By Cody Westerlund–

CHICAGO (670 The Score) — With a 110-96 setback to the Bucks at the United Center on Sunday afternoon, the Bulls fell to 1-4 in this most recent stretch without starting point guard Kris Dunn, who remains in the league’s concussion protocol.

To understand just how much the Bulls miss Dunn only takes a few minutes. In the case of Sunday, it was immediately evident, as Chicago started 3-of-11 from the field and committed six turnovers in the first eight minutes.

“We miss him, there’s no doubt about that,” coach Fred Hoiberg said. “We’re a much better team when we get the ball up the floor quickly, and Kris Dunn is our best pace guard.”

By the eye test standards, the Bulls (18-32) appear to be getting more and more lost without Dunn, who suffered his head injury on a nasty face-first fall on a dunk late in a loss to the Warriors on Jan. 17. Chicago won its first game without him, breezing past the hapless Atlanta Hawks. They then played well for most of a wild double-overtime loss to the Pelicans last Monday.

Since then, the Bulls have been lifeless for far too long in losses to the 76ers, Lakers and Bucks, a three-game stretch in which they’ve shot a combined 39.1 percent. Not as dynamic of a creator as Dunn, Jerian Grant has spent too much time overdribbling in initiating an offense that stagnates around him.

Hoiberg pointed out that Dunn is Chicago “best player out of flow” — meaning he could get the team seamlessly rolling into a half-court action upon the initial pushing of the ball up the court.

“We just got to try to find a way to get our flow back, our aggression back offensively,” Justin Holiday said. “A swagger, I guess, in a sense.”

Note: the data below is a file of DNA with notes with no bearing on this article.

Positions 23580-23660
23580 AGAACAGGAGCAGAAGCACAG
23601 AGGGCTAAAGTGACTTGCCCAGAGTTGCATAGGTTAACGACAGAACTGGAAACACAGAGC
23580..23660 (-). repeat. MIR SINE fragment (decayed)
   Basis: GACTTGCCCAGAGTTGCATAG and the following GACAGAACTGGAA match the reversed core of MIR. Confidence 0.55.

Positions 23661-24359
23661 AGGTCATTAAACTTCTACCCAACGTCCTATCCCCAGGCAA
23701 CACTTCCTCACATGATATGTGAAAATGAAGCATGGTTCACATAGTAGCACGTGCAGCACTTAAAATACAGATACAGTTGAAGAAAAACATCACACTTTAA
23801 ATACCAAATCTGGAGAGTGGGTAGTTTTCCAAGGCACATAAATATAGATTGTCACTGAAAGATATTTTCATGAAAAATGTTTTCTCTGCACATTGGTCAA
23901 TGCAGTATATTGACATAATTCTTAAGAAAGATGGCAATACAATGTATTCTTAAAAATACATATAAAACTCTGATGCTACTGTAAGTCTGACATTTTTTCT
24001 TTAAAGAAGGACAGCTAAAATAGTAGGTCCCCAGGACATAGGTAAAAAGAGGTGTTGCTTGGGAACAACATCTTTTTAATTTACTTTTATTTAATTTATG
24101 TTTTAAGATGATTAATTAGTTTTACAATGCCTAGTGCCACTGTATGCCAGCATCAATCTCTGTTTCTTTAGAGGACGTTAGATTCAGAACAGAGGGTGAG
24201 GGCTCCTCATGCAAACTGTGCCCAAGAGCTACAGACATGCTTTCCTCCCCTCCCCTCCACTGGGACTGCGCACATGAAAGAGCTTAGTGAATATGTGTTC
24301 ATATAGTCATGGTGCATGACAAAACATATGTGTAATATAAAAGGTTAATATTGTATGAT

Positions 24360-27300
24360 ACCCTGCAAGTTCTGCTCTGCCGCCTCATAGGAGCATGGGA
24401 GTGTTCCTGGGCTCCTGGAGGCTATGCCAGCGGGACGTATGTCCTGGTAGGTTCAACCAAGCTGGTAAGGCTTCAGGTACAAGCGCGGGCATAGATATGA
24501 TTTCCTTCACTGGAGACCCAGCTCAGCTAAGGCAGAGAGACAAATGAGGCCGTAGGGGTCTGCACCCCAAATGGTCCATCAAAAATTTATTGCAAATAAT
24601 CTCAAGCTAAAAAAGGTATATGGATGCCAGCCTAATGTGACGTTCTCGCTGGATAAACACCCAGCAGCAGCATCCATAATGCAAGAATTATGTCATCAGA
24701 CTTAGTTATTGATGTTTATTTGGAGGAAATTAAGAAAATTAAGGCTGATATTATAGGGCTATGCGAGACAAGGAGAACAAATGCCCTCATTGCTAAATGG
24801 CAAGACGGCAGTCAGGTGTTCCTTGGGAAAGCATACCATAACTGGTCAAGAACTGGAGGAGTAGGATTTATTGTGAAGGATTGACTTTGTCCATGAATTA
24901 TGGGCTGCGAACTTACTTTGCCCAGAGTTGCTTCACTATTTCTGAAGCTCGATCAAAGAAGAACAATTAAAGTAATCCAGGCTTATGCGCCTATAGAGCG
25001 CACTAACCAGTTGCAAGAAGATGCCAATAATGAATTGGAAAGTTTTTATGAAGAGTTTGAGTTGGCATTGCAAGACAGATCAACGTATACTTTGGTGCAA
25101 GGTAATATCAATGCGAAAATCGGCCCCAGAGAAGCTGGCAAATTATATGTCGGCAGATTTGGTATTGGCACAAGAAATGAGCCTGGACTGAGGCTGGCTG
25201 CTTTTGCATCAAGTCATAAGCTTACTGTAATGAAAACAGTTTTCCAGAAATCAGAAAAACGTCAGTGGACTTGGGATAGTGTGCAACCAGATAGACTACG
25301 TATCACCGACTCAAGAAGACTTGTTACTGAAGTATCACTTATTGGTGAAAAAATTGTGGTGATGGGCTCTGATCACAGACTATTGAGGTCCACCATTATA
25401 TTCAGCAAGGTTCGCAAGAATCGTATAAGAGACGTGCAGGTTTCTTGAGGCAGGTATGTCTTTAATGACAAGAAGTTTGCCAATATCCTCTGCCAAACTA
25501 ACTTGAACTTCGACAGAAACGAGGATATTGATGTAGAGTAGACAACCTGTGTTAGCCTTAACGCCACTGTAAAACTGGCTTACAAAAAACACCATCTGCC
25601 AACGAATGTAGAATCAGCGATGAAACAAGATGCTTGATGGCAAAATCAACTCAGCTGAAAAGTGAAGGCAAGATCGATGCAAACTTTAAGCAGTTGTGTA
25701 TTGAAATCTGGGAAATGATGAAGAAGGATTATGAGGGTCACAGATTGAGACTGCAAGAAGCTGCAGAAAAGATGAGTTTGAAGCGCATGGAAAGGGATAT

Dunn’s absence has had a trickle-down effect, with others being asked to do more or put in some uncomfortable positions. Guard Zach LaVine has struggled mightily in the past two games, shooting a combined 5-of-28 from the field. On Sunday, LaVine missed his first nine shots before getting on the scoreboard. He finished with six points on 2-of-11 shooting with five assists and two turnovers in 26-plus minutes in his eighth game back since his recovery from ACL surgery.

“I’m not going to react to it in a negative way either way,” LaVine said. “I’m going to go out there and play my game. If it doesn’t work out, I have all the confidence in the world that I’ve worked hard to get to this point, and it’s going to eventually come. It’s frustrating, but it’s just the way it is. You can’t hang your head about that.”

LaVine planned to return to the gym later Sunday evening, explaining that he’s going to “shoot my way out of it.”

The Bulls really need him to do just that, because there’s still no timetable for Dunn’s return. He continues to experience concussion symptoms and hasn’t done much physical activity at all, let alone start undergoing the tests to exit the concussion protocol, Hoiberg said.

There’s a “good chance” Dunn travels with the team for a three-game West Coast road trip, but that doesn’t mean a return is imminent. What is imminent is a tough three-game stretch for Chicago that includes games at Portland on Wednesday and at the Los Angeles Clippers on Saturday.

“We’re going to have a hell of a practice tomorrow,” Hoiberg said after Sunday’s setback. “We’re going to have a training camp-type practice tomorrow. We got to get our competitive edge back. We’ve got to get our spirit back.”

Cody Westerlund is a sports editor for and covers the Bulls. Follow him on Twitter @CodyWesterlund.